Shelley F Marlow
A CONVERSATION WITH PETER SCOTT
"Pop Patriotism" , detail of case with archival material
"Pop Patriotism", detail of case with archival material
I got a chance to interview artist and curator Peter Scott about the timely
exhibition Pop Patriotism. We had an exchange about this show
and the events that inspired it, as well as Peter's ideas on curating
as an artist. Pop Patriotism took place at Momenta Art, September
6 - October 7, 2002.Shelley Marlow: How did this show come about?
Peter Scott: A lot of people were trying to get their bearings immediately
after September 11th, and the question was, what would fill the void left,
when the media's obsession with the more spectacular aspects of the event
had subsided? The answer, in part, was a series of desperate pleas to
the public, by business and political leaders to rush back to the mall
and shop their way through the post-attack malaise, combined with a repressive
atmosphere that made it an extremely risky time for those who were skeptical
of the government's new with us or against us theme. Coming
from a long period of political apathy in America, to a sudden jolt of
patriotic fervor, a lot of people, and unfortunately, a number of people
in the cultural community, were taking quite reactionary points of view
during this time. I have friends, who grew up in Hungary while it was
still an Eastern Block country, who describe careers that were lost because
of the wrong thing said, and this was happening in universities and newsrooms
across the country during the fall and winter of 2001. Lynne Cheney's
hit list of 115 quotes from academics, ominously titled Defending
Civilization, targeted people in academia, who had shown even the
least bit of ambivalence towards government policy.
Anyway, to get to the point of your question, it was from this atmosphere
that the ideas for Pop Patriotism started to emerge, first
as an article, and eventually as an exhibition that, through combining
archival material I had collected with artworks that addressed some of
these issues, ultimately became a kind of document of this period.
SM: Did you find this group of artists had made work about Pop Patriotism
or did you ask some interesting artists with good sense of humor to make
works for show?
PS: It varied. As I said, the show had really begun as an article, which
addressed a broad range of topics that were somehow affected by what we
could now call the 9/11 phenomenon. Advertisers, politicians, the military,
you name it, were all piggy backing (perhaps I shouldn't refer to this
in the past tense) on a kind of community spirit, which sadly, was something
that was quickly and ruthlessly exploited.
Doing research for the text, I came across advertising industry websites
that had articles like How do we market ourselves to the Muslim
world? with quotes from a former campaign man for Bush who suggested
showing them Boogie Nights and opening a Monkey Bar
over there. I was pleasantly surprised to find artwork out there
like David Opdyck's suburbanistan, Christy Rupp's taliban barbie, and
Kathe Burkhart's scarecrow, which were explicitly dealing with the colonial
impulses that are, without a doubt, a subtext to the war on terror.
I also wanted to deal with the transformation of consumerism from the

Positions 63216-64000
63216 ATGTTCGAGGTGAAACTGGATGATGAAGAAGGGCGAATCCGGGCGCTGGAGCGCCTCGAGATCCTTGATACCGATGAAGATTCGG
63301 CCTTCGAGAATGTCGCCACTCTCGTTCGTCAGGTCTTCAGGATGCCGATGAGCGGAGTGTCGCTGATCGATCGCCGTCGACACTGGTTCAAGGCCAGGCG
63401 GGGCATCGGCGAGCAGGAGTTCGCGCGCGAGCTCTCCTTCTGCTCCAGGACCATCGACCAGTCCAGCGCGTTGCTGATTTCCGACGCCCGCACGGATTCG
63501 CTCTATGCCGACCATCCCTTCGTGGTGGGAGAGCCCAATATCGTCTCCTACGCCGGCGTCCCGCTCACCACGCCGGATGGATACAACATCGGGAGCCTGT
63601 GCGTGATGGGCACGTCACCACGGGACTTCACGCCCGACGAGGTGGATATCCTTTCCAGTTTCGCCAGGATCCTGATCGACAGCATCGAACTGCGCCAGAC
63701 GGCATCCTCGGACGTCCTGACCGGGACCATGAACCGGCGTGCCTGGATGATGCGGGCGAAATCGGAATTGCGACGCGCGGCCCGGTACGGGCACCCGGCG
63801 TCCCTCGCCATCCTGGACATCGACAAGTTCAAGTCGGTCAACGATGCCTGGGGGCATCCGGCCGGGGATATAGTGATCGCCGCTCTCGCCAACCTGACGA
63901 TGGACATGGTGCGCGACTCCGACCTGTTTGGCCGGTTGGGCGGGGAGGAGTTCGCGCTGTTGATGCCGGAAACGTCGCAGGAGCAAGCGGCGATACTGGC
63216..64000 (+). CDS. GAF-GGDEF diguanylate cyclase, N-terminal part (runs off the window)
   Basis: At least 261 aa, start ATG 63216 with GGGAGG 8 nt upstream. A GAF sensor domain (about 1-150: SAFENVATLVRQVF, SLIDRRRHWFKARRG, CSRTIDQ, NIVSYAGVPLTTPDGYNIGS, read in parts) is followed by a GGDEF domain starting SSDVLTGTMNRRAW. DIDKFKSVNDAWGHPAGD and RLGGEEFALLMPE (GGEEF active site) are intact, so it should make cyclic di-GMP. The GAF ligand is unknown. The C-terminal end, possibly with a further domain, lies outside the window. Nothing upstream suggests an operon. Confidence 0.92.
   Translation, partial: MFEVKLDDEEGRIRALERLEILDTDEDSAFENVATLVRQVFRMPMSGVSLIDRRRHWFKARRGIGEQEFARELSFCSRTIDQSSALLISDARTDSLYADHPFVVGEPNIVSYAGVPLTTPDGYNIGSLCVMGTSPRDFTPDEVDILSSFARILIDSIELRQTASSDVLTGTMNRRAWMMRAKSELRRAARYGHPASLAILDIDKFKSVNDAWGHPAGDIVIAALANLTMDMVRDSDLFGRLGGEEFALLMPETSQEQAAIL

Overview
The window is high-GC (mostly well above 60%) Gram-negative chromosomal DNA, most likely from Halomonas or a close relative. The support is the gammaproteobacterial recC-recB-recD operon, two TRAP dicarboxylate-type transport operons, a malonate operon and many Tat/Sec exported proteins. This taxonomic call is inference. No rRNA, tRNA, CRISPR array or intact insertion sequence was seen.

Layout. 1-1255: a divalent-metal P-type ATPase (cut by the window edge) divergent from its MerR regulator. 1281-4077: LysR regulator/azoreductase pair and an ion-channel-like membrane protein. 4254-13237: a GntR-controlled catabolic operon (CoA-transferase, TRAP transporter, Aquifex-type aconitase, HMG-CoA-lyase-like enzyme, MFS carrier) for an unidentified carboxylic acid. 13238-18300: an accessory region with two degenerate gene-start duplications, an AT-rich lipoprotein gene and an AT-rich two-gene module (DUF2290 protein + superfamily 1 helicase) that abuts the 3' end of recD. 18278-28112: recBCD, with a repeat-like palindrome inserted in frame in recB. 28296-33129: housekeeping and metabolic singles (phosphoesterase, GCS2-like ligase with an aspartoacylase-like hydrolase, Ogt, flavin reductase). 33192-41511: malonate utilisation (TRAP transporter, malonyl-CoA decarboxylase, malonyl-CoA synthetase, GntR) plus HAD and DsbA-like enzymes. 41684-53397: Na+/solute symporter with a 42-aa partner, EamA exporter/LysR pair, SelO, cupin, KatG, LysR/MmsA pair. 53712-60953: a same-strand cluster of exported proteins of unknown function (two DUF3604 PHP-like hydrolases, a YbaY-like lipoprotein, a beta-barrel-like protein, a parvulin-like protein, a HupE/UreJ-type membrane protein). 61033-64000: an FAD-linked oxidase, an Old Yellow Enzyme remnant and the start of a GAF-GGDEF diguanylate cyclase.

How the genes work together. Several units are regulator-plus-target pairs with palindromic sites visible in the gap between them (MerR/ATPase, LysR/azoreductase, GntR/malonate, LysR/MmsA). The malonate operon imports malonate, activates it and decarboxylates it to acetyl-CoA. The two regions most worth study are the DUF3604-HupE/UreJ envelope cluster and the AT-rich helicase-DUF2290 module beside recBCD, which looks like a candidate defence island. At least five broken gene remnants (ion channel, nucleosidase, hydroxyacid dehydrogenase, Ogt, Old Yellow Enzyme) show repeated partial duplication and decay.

heady days of dot.com euphoria to a retreat into nostalgia and patriotism.
How was it possible that a country which had had an obsessive, and not
a little naive belief that the internet would change everything, and technology
would set us free, and the stock market would rise forever, and on and
on, would respond to a terrorist attack by celebrating the values, and
in the case of the Guggenheim Museum, the art, of Norman Rockwell? This
idea of Sending a Message to the terrorists that we are Americans
with a capital A is a bit misguided. What were we before?
Australians? Unfortunately, the stoking of nationalist fervor was, for
the most part, an attempt by government, media, and entertainment industries
to shore up the slipping confidence of consumers. Ruth Liberman and Andrew
Weinstein did a piece that showed minute details of various methods of
adhering flags to surfaces of all kinds, showing how pervasive the flag
mania was, and reminding us that, no matter where one looked, they saw
stars and stripes. One of Jody Culkin's photographs, which she had been
taking since 9/11, of a fashionable clothing storefront window, articulated
the new patriotic spirit in consumerism very clearly; printed across the
glass in front of a stylishly dressed mannequin are the words Brave
and Still Free.
Some work came out of specific discussions about the media's role in all
of this. Heidi Schlatter's video America Rising, much like the archival
material that I collected for the show, is a kind of truth is stranger
than fiction anthology of television moments that had visitors questioning
how much of it was real.
SM: A lot of the work is direct observation, such as the photo of Ashcroft
with a wandering eye and the Psalm written across it, Mine Eye Will
Guide Thee. Can you talk about taking an object out of context to
reveal its irony?
PS: I think the exhibition existed in a gray area between non-fiction
and fiction, an area where two methods of understanding the world were
simultaneously complimenting each other and creating some tension. I absolutely
did not want to do a show of artists against this, or artists
reacting to that. The context that was constructed- a faux
museum setting with wall texts, labels and vitrines-was meant to create
an atmosphere of mock authority. The reverence for the patriotic spirit
was heavily invested in by institutions of all kinds, and the paternalism
inherent in the way these institutions exhibit their authority was a quality
that I was trying to mimic. Superficially, the show felt safe,
in that it had all the signs of an established art exhibition, but looking
closer, for example at the Aschcroft photo, or the letter from Martha
Stewart, who suggests barbecuing as a way of addressing our fears of terrorism
(and going so far as to offer where one could mail-order the ribs), made
you start to wonder about having confidence in the established order.
In some cases the object had already been taken from its context and altered.
Sante Scardillo's piece took a Tommy Hilfiger ad; which, like all their
ads, make use of red, white, and blue, removed the ad copy and inserted
Why Do They Hate Us? next to a groovy, well dressed couple,
oblivious to the world. Again, because of the combination of archival
material that was pretty over-the-top with artwork that used the real
world as its starting point, an atmosphere was created that put
the notion of the distinct and easy separation of fact and fiction into
question. In this way, the exhibition described pretty accurately the